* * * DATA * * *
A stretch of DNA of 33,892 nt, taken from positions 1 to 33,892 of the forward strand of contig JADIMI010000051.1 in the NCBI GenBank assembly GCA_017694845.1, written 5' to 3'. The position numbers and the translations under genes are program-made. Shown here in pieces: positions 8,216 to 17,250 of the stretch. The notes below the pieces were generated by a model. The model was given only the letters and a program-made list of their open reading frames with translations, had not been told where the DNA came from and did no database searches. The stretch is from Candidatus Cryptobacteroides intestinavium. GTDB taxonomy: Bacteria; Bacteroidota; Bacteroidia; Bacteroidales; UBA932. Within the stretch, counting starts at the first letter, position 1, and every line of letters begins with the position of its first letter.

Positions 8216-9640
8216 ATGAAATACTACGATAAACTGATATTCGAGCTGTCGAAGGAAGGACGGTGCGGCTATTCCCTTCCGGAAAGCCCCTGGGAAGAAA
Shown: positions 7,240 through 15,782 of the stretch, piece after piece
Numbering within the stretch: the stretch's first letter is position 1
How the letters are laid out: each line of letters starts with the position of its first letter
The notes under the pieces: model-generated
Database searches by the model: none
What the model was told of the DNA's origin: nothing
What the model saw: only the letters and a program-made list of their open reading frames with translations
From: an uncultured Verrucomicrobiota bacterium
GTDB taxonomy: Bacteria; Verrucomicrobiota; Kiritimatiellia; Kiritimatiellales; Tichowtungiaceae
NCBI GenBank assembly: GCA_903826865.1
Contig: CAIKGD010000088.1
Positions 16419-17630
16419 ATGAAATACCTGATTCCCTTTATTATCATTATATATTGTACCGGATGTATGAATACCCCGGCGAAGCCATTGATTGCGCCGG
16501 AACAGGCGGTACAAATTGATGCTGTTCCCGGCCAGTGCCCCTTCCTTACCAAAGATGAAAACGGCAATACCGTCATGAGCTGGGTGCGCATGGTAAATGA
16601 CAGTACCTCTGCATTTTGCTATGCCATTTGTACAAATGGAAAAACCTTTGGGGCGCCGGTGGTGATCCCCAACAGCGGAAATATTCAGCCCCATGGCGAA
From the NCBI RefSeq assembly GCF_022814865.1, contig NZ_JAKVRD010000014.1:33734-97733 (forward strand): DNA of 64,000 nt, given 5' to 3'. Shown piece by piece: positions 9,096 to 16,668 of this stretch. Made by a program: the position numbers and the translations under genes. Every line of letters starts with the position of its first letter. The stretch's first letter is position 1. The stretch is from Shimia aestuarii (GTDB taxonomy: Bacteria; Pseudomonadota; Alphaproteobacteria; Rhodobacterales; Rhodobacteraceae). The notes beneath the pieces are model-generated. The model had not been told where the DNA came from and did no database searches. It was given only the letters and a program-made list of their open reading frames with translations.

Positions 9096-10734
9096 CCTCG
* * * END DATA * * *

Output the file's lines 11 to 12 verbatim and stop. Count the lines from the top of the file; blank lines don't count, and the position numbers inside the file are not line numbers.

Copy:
From: an uncultured Verrucomicrobiota bacterium
GTDB taxonomy: Bacteria; Verrucomicrobiota; Kiritimatiellia; Kiritimatiellales; Tichowtungiaceae